One of the biggest tennis evolutions of the 21st century is the incorporation of the hawk eye. Now, technology plays a fundamental role in sports. Hawk-eye was introduced in 2001 to ensure fair verdicts were rendered to players.
Now, at the US Open 2021, there is a new modification in the technology to avoid confusion. In early 2021, the Australian Open announced that it would go ahead without linesmen. This would be accomplished with the help of the live electronic hawk eye, meaning that the technology would render the verdict on whether the ball was in or out without the need for players to challenge it.
This was done to reduce the number of people on the court, due to the Covid-19 situation. Now, the format is set for use in the next US Open series. History of the hawk eye The hawk eye system was born in 2001 and was first used in Grand Slam tennis during the 2006 US Open.
The machines capture where the ball has landed and help players if they want to challenge the call on the court. Over the years, the hawk's eye has come under great scrutiny. Many players have questioned the accuracy of the system and the need for tech-savvy linesmen.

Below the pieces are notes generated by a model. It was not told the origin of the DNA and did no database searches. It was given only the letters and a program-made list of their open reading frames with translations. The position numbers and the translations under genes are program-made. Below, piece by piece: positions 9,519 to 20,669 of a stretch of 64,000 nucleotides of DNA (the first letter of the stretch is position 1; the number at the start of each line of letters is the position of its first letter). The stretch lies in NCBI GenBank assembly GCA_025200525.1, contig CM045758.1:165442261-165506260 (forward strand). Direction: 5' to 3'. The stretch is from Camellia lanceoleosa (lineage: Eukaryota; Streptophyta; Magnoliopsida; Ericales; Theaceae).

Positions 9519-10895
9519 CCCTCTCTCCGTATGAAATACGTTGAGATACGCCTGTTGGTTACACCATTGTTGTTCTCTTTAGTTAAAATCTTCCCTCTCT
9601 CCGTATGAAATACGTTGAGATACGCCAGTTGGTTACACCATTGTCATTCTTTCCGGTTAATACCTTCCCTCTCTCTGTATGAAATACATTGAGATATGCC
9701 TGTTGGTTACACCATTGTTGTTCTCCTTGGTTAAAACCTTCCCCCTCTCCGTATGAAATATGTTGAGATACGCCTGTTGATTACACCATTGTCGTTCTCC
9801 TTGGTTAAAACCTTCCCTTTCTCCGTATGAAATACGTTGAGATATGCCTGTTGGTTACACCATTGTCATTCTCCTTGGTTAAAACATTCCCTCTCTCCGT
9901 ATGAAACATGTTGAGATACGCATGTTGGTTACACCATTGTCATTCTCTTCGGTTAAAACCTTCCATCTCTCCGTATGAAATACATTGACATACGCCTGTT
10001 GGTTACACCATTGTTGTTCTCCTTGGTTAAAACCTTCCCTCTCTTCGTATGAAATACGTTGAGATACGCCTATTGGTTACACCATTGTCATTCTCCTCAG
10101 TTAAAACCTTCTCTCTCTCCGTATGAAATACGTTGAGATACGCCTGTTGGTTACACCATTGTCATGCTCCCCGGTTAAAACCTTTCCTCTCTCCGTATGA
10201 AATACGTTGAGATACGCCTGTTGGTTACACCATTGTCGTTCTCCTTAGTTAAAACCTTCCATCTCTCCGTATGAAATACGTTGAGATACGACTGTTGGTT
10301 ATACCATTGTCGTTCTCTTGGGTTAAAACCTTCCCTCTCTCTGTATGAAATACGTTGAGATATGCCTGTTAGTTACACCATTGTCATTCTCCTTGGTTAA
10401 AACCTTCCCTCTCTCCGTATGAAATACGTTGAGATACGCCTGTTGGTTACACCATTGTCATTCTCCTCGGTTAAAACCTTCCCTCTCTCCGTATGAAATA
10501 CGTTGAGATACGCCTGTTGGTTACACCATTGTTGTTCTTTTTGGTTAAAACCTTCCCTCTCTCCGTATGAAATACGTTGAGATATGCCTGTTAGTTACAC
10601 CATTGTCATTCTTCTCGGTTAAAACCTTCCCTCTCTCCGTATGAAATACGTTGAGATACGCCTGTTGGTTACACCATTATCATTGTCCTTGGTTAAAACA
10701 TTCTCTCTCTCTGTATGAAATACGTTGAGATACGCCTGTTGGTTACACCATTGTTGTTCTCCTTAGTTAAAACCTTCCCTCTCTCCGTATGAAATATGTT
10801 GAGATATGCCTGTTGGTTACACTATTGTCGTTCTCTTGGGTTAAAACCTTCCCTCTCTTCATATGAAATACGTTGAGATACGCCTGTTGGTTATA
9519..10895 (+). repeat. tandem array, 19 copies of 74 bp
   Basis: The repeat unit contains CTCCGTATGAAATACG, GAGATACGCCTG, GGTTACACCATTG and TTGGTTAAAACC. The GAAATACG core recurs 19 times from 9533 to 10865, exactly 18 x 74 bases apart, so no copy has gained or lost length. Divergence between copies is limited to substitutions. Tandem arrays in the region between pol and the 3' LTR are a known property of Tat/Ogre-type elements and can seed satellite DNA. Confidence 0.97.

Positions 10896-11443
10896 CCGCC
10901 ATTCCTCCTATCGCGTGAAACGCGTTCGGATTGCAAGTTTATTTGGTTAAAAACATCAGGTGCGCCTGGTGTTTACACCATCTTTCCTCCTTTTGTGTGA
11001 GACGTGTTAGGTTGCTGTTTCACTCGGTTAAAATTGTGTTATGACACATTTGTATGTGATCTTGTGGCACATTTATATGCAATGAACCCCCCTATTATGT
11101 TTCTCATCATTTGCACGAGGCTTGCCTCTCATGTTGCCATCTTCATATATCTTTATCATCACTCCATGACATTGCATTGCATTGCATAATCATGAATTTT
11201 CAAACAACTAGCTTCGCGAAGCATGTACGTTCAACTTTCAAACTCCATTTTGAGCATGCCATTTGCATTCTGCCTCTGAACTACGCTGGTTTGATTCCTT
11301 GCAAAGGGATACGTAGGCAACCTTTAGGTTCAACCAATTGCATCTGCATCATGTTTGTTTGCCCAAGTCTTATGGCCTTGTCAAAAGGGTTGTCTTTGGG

However, popular opinion continues to be in favor of the electronic system. The change in the system means that now, the technology will analyze where the ball has bounced and provide the call. This automatically eliminates the need for linesmen and challenges.
Continuing with the Australian Open, it has been announced that most of the tournaments leading up to the final Slam of the year will work with the live hawk eye system. In his third Wimbledon appearance, Hubert Hurkacz notched up the biggest win of his career when he dumped out eight-time champion Roger Federer in straight sets in the quarterfinals.
Hurkacz talks about Roger Federer
In an interaction with Polish site sport.dziennik.pl, the 24-year-old revealed that it was quite an experience for him locking horns with the Swiss legend on his Centre Court debut. "The truth is that beating Roger Federer on that court where he has achieved so many victories, with all the public supporting him and with what it means for world tennis, is something indescribable," said Hurkacz.
"Certainly, this success gave me more self-confidence and increased my willingness to win. In London, it was a great success because it was the first time in a Grand Slam tournament that I had climed so high," he said.
"However, some hunger remained, because I was close to the final and I could have played a little better against Berrettini."